News translation, memory and ideology: the case of Russia during the Crimean crisis

21 March 2022, 6:00 pm–7:00 pm

Part of the Translation, Memory, Migration (UCL / SOAS Global Translation Lectures) series

This event is free.

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Kathryn Batchelor

In March 2014, after months of pro-European but also pro-Russian manifestations throughout the Ukraine, Crimeans voted to join the Russian Federation in a contested referendum. In my talk, I will discuss the role of news translation in the so-called ‘information war’ about the conflict. The focus lies on InoSMI, an online portal that monitors and translates foreign press. During the height of the Crimean crisis, the website used various reframing strategies – gatekeeping, textual shifts and manipulation of visual material – to promote a specific reading of Russian history that contributed to Russian nation-building and legitimized an aggressive foreign policy in the near abroad. Particular aspects of the Great Patriotic War (World War II) narrative were highlighted to discredit oppositional forces in the Ukraine as ‘fascist’, and the website clearly capitalized on the place Crimea holds in collective memory to present the peninsula’s annexation as a ‘homecoming’. On a more general level, the InoSMI case shatters the illusion of translating as bridge-building and demonstrates that we need to fully recognize the role of news translation as ideological memory-work.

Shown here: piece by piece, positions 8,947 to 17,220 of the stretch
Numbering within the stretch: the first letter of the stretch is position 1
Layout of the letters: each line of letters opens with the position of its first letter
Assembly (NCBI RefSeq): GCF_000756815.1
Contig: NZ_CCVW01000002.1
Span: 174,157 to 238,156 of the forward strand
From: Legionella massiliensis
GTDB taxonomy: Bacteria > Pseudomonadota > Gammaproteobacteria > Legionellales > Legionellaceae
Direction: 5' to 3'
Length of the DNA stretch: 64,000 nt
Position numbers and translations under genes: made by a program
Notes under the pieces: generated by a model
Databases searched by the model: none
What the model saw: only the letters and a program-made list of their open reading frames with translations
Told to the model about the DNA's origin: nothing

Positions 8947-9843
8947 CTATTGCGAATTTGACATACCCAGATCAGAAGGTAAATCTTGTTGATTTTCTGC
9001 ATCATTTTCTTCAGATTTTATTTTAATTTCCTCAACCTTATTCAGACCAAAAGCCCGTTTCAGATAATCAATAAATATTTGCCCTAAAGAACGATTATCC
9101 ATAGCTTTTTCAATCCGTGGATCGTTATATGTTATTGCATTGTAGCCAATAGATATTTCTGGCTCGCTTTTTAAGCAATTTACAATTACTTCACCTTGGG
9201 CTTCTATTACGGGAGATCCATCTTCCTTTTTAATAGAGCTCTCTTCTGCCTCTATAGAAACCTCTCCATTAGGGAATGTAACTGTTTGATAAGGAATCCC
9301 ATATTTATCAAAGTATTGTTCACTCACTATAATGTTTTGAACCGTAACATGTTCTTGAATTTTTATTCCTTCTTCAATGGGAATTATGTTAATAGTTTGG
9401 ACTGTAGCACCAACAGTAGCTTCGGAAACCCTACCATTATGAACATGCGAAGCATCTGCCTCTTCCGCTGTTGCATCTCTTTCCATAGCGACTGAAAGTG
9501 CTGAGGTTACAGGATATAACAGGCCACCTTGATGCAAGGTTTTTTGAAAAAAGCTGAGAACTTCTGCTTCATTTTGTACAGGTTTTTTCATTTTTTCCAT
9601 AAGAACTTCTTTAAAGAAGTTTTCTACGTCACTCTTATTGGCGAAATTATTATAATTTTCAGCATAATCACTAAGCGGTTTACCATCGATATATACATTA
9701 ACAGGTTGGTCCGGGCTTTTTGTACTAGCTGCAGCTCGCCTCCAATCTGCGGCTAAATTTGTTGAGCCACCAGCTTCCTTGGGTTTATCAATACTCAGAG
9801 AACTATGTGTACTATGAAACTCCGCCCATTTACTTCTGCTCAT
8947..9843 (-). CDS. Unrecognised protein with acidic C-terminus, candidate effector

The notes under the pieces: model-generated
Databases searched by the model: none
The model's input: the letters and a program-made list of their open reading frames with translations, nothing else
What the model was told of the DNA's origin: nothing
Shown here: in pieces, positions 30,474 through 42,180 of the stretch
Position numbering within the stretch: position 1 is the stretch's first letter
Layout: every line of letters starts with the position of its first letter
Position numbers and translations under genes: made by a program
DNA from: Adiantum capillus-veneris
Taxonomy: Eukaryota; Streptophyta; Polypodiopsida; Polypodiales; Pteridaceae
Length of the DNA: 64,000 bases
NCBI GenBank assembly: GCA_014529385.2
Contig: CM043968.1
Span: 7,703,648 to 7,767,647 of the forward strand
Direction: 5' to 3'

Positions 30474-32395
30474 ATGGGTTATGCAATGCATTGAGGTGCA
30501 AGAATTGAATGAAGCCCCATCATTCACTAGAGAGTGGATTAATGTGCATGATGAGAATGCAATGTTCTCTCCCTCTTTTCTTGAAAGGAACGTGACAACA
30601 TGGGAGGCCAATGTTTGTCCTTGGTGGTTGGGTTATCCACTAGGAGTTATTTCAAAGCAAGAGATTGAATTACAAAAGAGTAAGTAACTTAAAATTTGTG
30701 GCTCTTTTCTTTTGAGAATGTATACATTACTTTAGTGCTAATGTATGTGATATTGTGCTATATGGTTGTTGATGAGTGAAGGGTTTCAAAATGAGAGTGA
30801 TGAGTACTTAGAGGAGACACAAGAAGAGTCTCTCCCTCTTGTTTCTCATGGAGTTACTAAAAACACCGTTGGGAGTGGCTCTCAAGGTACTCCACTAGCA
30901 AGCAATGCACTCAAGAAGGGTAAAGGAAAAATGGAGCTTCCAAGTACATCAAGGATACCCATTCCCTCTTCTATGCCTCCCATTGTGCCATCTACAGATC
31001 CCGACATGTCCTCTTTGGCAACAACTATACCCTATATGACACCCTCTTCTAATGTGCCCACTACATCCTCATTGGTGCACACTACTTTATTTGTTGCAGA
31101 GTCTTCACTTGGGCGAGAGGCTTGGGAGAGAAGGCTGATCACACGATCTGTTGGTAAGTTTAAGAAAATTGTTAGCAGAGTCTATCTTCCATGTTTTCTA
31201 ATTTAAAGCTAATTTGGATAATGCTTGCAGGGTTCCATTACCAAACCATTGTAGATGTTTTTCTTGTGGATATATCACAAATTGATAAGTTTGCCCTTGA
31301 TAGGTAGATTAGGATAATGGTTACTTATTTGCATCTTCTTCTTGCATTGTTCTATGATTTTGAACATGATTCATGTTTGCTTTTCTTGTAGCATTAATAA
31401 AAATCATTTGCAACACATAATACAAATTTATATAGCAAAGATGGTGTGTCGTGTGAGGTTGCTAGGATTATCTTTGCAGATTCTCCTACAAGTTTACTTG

About the Speaker

Anneleen Spiessens is an Assistant Professor at Ghent University’s Department of Translation, Interpreting and Communication. Her research focuses on ethical, political and mnemonic aspects of translation. She is the author of Quand le bourreau prend la parole: génocide et littérature (Droz, 2016) and the co-editor of the Handbook of Translation and Memory (with Sharon Deane-Cox, Routledge, forthcoming).